Suddenly, we got deep into the thick forest. The guide told us we were surrounded by hundred-year-old specimens of
. We also learned that the ski resort located on Mount Bayo is the only one in the country owned by private hands.
We took a winding trail that led us through the hillside among the trees. Then we understood that such trail would work as a ski trail for beginners in the winter season.
Once at the intermediate part of Mount Bayo, we came across the lifts, where we met one visitor. Shortly afterwards, we found the grooming machines. All this was part of the ski resort infrastructure, which we were enjoying in a different way now.
The guide informed us about a great fire on the mountain opposite Bayo some years before. A great number of hectares of lenga
woodland were burned down. The carbonized remains of what used to be a forest was standing right in front of us.
We were over 1,500 meters above sea level and the view was stunning. The summit was not far and the horses were tired. We could tell because they were panting.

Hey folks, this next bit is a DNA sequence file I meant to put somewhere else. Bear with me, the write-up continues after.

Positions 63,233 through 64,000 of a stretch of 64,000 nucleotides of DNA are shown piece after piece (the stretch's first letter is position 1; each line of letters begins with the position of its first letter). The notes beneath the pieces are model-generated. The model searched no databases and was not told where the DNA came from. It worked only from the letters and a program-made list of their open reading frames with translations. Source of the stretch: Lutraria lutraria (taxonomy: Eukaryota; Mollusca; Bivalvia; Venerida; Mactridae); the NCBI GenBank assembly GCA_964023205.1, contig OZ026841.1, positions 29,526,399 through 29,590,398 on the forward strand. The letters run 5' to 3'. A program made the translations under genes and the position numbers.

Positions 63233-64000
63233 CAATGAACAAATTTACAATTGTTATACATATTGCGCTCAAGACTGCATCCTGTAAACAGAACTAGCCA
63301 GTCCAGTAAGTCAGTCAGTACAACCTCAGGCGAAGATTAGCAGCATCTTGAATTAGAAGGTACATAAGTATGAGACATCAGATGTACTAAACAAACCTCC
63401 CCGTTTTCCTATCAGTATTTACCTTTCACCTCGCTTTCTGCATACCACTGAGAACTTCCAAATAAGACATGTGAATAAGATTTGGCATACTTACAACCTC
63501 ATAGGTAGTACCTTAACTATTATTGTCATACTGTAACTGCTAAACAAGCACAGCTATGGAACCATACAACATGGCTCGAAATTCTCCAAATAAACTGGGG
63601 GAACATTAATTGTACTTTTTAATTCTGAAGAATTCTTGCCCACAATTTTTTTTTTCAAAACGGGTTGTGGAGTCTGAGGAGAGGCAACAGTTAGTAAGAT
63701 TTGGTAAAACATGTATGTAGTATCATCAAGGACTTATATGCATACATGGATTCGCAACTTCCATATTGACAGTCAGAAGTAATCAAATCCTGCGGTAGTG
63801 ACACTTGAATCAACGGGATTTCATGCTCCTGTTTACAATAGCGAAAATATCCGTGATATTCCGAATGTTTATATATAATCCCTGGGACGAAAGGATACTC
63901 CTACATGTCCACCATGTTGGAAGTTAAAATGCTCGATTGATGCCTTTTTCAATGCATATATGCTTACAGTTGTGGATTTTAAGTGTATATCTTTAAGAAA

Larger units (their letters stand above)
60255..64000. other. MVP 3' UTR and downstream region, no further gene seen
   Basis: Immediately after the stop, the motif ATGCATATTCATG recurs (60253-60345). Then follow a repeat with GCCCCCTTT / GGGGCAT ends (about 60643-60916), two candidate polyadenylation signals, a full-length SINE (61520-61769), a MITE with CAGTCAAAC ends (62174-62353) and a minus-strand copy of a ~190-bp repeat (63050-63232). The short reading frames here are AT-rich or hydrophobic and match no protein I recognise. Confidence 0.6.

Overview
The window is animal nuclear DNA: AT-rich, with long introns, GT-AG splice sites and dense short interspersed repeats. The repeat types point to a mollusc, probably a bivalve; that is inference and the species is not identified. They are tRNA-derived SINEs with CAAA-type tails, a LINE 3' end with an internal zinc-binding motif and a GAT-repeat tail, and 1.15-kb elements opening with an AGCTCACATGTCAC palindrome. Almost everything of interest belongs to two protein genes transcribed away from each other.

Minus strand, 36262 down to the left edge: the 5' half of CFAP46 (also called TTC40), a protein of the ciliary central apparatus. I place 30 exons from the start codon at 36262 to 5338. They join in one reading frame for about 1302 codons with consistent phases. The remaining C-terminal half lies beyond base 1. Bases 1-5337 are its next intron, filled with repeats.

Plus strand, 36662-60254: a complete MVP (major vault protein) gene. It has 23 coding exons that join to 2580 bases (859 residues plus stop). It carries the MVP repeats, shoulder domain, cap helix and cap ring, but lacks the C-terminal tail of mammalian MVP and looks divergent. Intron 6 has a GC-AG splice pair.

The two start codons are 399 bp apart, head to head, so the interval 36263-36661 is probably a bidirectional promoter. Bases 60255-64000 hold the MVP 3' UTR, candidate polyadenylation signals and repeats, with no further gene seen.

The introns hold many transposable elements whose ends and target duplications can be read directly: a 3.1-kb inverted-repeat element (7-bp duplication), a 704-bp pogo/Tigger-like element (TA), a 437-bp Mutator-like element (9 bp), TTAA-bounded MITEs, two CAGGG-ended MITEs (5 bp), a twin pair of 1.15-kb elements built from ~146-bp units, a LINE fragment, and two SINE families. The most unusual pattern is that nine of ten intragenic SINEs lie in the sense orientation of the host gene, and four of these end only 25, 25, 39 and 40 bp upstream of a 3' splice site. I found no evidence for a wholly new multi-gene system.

A few minutes later, we hit the top of the hill and the horses stopped to rest. We got off and stretched our legs. We followed a trail towards the viewpoint. The animals would stay behind grazing.
The view was awe-inspiring, as well as the silence and that strange feeling of quietness that invaded us while beholding everything below. We could see Lake Nahuel Huapi, Victoria Island and Quetrihué Peninsula. Right in front, we could appreciate snow-capped Mount Tronador
and the whole urban grid of Villa La Angostura, up to Lake Correntoso. We let ourselves be carried away by that unique moment. We were speechless.
The horses were waiting right where we had left them. We started our way down and, unlike us, they were happy to return home. We bade farewell to the mountain and went back to the hotel.